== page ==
The quest for fresh produce here on Providencia has been really challenging. We see several supply ships come and go regularly each week, but it’s clear by the selection in the stores that produce isn’t their main cargo.
Aside from the usual “splurges,” groceries here are inexpensive. Liquor is cheap and duty-free, but the selection is terrible, much to Scott’s dismay.
There are three stores less than a block from each other in town, as well as a produce stand farther up the road. We venture to all of them first, and then backtrack to who’s got the best looking stuff. We’ve been told that Saturday is produce boat day, but have yet to see it reflected in the stores. Everything is closed on Sunday, and by Monday the selection is already starting to dwindle and rot.
Supermarket Erika has become our haven for ice. They sell purified drinking ice in decent size bags for $1.00 each, which thrills Scott.
They also keep a small stock of tortillas, which aren’t in any of the other stores. Once, we found romaine lettuce here in good condition, and snatched it up. Aside from that, we stick to hard goods here. We purchased chicken that was falling out of it’s wrapping, leaving a bag full of meat juice for us to find when we got back to the boat. Chicken here is tougher than we’re used to, so marinating is a necessity.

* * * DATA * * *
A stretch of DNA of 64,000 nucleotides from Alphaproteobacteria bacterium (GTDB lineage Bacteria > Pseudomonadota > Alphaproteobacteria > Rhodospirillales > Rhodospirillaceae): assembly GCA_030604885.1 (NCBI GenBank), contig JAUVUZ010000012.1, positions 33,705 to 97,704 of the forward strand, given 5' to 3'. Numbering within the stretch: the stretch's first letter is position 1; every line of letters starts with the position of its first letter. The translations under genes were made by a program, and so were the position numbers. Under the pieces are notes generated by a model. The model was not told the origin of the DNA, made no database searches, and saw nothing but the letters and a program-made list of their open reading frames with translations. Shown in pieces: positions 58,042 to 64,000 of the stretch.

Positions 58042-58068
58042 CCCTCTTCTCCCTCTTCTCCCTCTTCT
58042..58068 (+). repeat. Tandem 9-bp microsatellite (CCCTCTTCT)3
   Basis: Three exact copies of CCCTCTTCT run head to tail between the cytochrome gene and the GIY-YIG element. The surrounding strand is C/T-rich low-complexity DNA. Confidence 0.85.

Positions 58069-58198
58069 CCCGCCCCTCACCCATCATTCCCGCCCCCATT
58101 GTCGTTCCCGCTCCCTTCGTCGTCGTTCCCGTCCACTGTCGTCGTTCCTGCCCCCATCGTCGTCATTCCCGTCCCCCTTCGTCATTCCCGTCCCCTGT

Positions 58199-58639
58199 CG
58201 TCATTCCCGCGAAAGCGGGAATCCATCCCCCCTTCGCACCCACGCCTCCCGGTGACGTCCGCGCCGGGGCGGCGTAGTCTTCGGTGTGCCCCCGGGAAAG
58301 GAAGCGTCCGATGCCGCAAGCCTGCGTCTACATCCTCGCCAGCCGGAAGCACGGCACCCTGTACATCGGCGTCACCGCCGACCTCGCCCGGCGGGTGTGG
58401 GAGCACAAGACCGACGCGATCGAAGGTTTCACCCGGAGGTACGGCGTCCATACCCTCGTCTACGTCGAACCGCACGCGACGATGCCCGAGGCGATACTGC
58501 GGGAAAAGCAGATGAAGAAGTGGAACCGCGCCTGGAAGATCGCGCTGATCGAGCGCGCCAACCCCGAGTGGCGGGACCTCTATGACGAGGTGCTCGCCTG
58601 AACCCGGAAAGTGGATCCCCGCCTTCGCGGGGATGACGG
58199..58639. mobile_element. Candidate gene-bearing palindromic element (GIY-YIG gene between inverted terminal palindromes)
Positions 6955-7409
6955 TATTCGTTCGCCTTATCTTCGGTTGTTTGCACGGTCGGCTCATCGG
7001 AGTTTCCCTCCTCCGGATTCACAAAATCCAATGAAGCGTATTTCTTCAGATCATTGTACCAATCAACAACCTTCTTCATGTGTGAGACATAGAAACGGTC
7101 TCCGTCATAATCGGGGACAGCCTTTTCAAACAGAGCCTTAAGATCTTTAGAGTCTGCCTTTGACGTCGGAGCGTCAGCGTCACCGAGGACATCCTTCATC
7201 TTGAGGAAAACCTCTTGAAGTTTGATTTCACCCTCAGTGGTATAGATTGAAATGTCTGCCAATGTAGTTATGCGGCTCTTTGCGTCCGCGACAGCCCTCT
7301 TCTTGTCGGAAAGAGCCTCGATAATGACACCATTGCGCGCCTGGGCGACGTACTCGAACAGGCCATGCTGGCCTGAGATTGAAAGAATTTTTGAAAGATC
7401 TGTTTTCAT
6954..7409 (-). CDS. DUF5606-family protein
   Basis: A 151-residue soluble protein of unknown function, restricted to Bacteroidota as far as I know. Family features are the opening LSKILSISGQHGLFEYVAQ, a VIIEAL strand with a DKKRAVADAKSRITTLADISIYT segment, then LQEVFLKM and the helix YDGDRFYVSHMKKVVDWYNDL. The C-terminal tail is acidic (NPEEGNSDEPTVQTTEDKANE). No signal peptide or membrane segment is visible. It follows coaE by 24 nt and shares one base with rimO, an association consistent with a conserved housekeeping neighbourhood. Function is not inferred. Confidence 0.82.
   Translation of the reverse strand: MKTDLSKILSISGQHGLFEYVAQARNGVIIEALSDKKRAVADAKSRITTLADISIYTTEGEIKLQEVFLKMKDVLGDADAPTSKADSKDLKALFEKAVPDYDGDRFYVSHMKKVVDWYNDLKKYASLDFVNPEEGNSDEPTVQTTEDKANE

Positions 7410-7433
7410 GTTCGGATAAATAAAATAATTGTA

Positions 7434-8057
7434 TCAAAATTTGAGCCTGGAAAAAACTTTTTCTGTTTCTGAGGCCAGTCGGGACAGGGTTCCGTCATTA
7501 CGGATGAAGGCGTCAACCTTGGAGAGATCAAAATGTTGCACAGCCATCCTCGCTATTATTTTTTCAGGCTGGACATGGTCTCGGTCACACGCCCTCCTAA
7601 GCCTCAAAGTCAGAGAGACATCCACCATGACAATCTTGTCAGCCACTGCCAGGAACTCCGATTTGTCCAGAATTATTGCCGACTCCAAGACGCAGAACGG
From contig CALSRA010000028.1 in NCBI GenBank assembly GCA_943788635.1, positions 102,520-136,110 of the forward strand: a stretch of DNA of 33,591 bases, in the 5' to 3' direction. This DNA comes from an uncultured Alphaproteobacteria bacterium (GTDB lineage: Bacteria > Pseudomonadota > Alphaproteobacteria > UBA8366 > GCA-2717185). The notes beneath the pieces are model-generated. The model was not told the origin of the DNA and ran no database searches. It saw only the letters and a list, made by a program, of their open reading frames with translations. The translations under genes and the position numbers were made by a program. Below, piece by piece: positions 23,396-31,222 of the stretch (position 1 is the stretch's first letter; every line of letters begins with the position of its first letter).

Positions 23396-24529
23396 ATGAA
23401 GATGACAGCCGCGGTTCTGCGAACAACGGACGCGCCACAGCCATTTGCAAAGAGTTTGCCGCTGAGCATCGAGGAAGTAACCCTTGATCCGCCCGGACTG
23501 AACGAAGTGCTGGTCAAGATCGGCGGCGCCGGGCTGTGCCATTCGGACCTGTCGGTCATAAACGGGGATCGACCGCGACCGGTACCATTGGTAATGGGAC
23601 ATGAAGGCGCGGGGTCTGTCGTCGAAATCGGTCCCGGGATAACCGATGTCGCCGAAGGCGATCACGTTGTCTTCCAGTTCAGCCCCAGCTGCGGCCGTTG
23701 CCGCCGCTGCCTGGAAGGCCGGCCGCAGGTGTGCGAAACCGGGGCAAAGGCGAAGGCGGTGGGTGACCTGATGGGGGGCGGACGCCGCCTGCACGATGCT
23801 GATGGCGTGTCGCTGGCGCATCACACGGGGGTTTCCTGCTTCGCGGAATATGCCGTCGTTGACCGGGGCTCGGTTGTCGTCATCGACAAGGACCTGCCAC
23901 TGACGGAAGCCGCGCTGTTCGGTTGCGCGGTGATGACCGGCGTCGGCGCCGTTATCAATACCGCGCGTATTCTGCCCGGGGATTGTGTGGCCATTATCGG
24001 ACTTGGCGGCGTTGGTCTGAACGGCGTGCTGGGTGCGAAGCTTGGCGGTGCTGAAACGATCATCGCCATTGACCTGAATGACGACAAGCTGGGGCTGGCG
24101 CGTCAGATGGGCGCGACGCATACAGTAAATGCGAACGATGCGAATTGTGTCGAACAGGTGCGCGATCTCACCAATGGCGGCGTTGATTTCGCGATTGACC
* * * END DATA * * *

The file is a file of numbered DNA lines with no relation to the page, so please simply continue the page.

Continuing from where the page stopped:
I call this place the “downstairs store,” as you go down two steps from the street, and then another five or six to get inside.
We’ve found that the produce is usually best at this location, but that’s not saying much. Often I reach in the case for a tomato, and my fingers go into mush..ick.
There is no mass-produced bread here on the island; instead, everything comes from the bakery in town. The bread and rolls arent’ the yummiest, but they does the job.
This store is referred to as the “upstairs store,” separating it from the downstairs store and Supermarket Erika.
This place is our least favorite for fresh stuff. Sadly, their produce is horrible. Sometimes, I don’t even know what the stuff is, or was.
I’m not sure why, but all of the stores just keep the rotten and wilted produce out on the shelves to die.
We’ve recently discovered a fourth store in town, which is now referred to as the mustard store.
We’ve found they regularly have the best produce, and Scott even came home one day with a beautiful bag of spinach!
Providencia has been our most challenging grocery experience, but we’re making due. Here are a few more photos.
“Shells Sink, Dreams Float. Life’s Good On Our Boat!”